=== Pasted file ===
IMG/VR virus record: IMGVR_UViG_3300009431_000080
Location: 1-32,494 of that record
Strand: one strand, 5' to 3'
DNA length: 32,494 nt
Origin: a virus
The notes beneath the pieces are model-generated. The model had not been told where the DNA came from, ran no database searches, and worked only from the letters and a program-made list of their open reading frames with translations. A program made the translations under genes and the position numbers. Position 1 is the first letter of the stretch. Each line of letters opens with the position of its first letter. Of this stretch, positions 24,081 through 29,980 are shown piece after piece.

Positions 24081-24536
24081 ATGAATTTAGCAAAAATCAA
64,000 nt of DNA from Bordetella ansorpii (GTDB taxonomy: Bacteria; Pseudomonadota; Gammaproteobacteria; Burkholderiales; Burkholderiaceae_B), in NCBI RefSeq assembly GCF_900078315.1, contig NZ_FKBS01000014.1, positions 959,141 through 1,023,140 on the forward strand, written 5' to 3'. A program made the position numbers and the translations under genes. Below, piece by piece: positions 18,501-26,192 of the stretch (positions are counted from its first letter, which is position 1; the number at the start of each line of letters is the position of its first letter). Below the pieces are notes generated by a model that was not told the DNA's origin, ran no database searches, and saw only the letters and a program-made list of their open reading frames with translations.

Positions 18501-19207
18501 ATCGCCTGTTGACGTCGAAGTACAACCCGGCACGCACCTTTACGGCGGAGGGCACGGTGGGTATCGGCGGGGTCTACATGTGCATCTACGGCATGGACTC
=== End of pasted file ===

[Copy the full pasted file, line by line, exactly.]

IMG/VR virus record: IMGVR_UViG_3300009431_000080
Location: 1-32,494 of that record
Strand: one strand, 5' to 3'
DNA length: 32,494 nt
Origin: a virus
The notes beneath the pieces are model-generated. The model had not been told where the DNA came from, ran no database searches, and worked only from the letters and a program-made list of their open reading frames with translations. A program made the translations under genes and the position numbers. Position 1 is the first letter of the stretch. Each line of letters opens with the position of its first letter. Of this stretch, positions 24,081 through 29,980 are shown piece after piece.

Positions 24081-24536
24081 ATGAATTTAGCAAAAATCAA
64,000 nt of DNA from Bordetella ansorpii (GTDB taxonomy: Bacteria; Pseudomonadota; Gammaproteobacteria; Burkholderiales; Burkholderiaceae_B), in NCBI RefSeq assembly GCF_900078315.1, contig NZ_FKBS01000014.1, positions 959,141 through 1,023,140 on the forward strand, written 5' to 3'. A program made the position numbers and the translations under genes. Below, piece by piece: positions 18,501-26,192 of the stretch (positions are counted from its first letter, which is position 1; the number at the start of each line of letters is the position of its first letter). Below the pieces are notes generated by a model that was not told the DNA's origin, ran no database searches, and saw only the letters and a program-made list of their open reading frames with translations.

Positions 18501-19207
18501 ATCGCCTGTTGACGTCGAAGTACAACCCGGCACGCACCTTTACGGCGGAGGGCACGGTGGGTATCGGCGGGGTCTACATGTGCATCTACGGCATGGACTC